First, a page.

Theology Corner

Addressing commonly asked questions about Christianity from the perspective of a non-theologian

18. FAITH OR SALVATION: WHICH COMES FIRST?

Reformed theology suggests man is so totally depraved that he cannot engage in:

  • Confession of sin (Ps 32:3-5; 1 John 1:8-10),
  • Remorse (Ps 66:18; Luke 18:13),
  • Repentance (Mat 3:8; Rom 12:2, 13:14; Eph 4:23-24; Rev 2:5, 16, 3:3, 19),
  • Faith (John 6:29, 3:16-17; Acts 16:31; Eph 2:8-10) and
  • Obedience (Mat 28:20; Luke 11:28; John 14:15; Rom 1:5, 6:16; Heb 5:9)

until he is saved by the monergistic work of the Holy Spirit.  In other words, faith is the consequence of salvation not the cause of salvation; you must be born again before you can believe.  Traditional Southern Baptist, Wesleyan/Arminian theology reverses the order and asserts that the depraved man will be led by the Prevenient Grace of God to a point in time when he will either confess sin with remorse in his heart, repent, believe, seek to be obedient and subsequently receive the gift of salvation or he will resist and reject the Prevenient Grace of God; you must believe before you can be born again.  Wesleyan/Arminians assert that:

  • Calvinism is not supported by Scripture taken in its entirety.
  • Calvinism is not supported by logic and reason.
  • Calvinism is blasphemy at its core.

For reference, see Section 2 of Theology Corner under the title, “Can God’s Will be Thwarted?”  But is there any single passage of Scripture that appears to promote one view over the other?  At least one such passage appears in the New Testament.  Here is a summary of events surrounding that passage and a suggested exegesis.

Jesus began His ministry after returning from the temptation in the wilderness.  For several months He performed miracles and taught in Galilee.  The consequences of his miracles were clearly seen but His teaching was hard even for His disciples.  One day, while standing on a rise above a plain filled with thousands of people, He delivered the Sermon on the Mount.  Nestled in this sermon are eight terse statements we now call “The Beatitudes.”  Is it possible that the Beatitudes are like steps on a staircase which Christ has arranged in the exact sequence to provide a roadmap for the salvation message?  Is it possible that each step on the staircase builds on the foundation of the previous steps?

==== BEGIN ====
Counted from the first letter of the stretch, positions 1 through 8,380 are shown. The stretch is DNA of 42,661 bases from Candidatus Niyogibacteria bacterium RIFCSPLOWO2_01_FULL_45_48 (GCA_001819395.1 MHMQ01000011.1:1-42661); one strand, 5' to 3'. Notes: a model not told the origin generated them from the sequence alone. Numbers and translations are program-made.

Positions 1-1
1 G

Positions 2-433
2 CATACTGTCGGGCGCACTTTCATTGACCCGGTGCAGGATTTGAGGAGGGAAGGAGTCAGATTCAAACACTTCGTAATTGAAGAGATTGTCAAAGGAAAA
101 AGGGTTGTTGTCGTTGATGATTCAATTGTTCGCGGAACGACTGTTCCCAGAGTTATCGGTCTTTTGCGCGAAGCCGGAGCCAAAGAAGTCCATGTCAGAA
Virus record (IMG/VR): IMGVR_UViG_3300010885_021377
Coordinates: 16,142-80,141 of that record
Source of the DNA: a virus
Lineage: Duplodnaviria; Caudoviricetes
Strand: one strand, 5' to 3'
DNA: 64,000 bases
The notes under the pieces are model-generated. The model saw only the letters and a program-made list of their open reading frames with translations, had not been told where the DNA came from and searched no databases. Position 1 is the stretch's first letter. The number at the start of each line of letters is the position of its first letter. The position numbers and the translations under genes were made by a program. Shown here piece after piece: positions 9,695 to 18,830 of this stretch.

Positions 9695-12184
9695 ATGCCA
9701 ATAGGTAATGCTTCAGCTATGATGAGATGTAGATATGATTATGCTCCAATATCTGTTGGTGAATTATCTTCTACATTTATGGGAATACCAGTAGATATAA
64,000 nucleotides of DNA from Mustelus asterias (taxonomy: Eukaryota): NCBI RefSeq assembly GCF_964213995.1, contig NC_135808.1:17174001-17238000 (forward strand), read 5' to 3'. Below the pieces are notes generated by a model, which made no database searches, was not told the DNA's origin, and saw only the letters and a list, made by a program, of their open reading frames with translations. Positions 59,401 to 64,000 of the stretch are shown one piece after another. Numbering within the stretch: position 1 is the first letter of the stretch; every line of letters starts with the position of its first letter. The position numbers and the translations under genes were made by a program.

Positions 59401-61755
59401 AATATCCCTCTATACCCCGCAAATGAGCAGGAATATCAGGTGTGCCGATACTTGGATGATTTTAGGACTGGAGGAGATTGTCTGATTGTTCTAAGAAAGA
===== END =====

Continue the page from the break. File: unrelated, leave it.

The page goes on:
Before examining the eight steps on the staircase of The Beatitudes, let us first examine critical words in the text.  The word “beatitude” itself comes from the Latin word “beatus” meaning blessed, happy, fortunate or blissful.  In the late fourth century, beatus was the word Jerome chose for his translation of the word “makarios” from the Greek. The English word “blessed” was chosen by translators in the seventeenth century.  It meant something consecrated to or belonging to God.  While most English Bibles use “blessed,” some modern translations prefer “happy.”  Unfortunately, “happy” isn’t good enough.  If you don’t like “blessed,” there is not a single English word to take its place.  You might use a phrase like, “on the right track” or “going in the right direction” but “happy” is too shallow.  In the context of The Beatitudes, “blessed” is best interpreted as “on the right track.”  Here are the Beatitudes (Mat 5:3-10):

  • Blessed are the poor in spirit, for theirs is the kingdom of heaven.
  • Blessed are those who mourn, for they will be comforted.
  • Blessed are the meek, for they will inherit the earth.
  • Blessed are those who hunger and thirst for righteousness, for they will be filled.
  • Blessed are the merciful, for they will be shown mercy.
  • Blessed are the pure in heart, for they will see God.
  • Blessed are the peacemakers, for they will be called sons of God.
  • Blessed are those who are persecuted because of righteousness, for theirs is the Kingdom of Heaven.

Here is an interpretation of the Beatitudes:

  • On the right track is a man who confesses his sin nature and behavior and acknowledges his heart is black as a lump of coal… (CONFESSION OF SIN)
  • On the right track is a man with remorse in his heart because of his own sin… (REMORSE)
  • On the right track is a man who submits to the will of God and wants God to cleanse him of all sin… (REPENTANCE)
  • On the right track is a man who wants God to lead him down the path of righteousness… (REPENTANCE)
  • On the right track is a man who seeks the mercy of God but, beyond all expectation, receives, not just mercy, but the far greater gift of salvation… (FAITH)
  • On the right track is a man who asks God to occupy and purify his heart… (OBEDIENCE)
  • On the right track are the peacemakers… (OBEDIENCE)
  • On the right track is a man who perseveres unto the end in his free will faith in Jesus Christ… (OBEDIENCE)

First, the sequence of Beatitudes indicates the “right track,” which is revealed as a path of ordered steps on a staircase illuminated by God.  Second, the ordered sequence of steps is: confession of sin, remorse, repentance, faith and obedience.  These are, in fact, the steps you must take to receive the great gift of salvation.

The eight Beatitudes appear to be an instruction manual for receiving the gift of salvation.  Follow these steps in order and you will be saved.  If salvation came first, we would need only a single verse: “Blessed are the elect, for theirs is the kingdom of heaven.”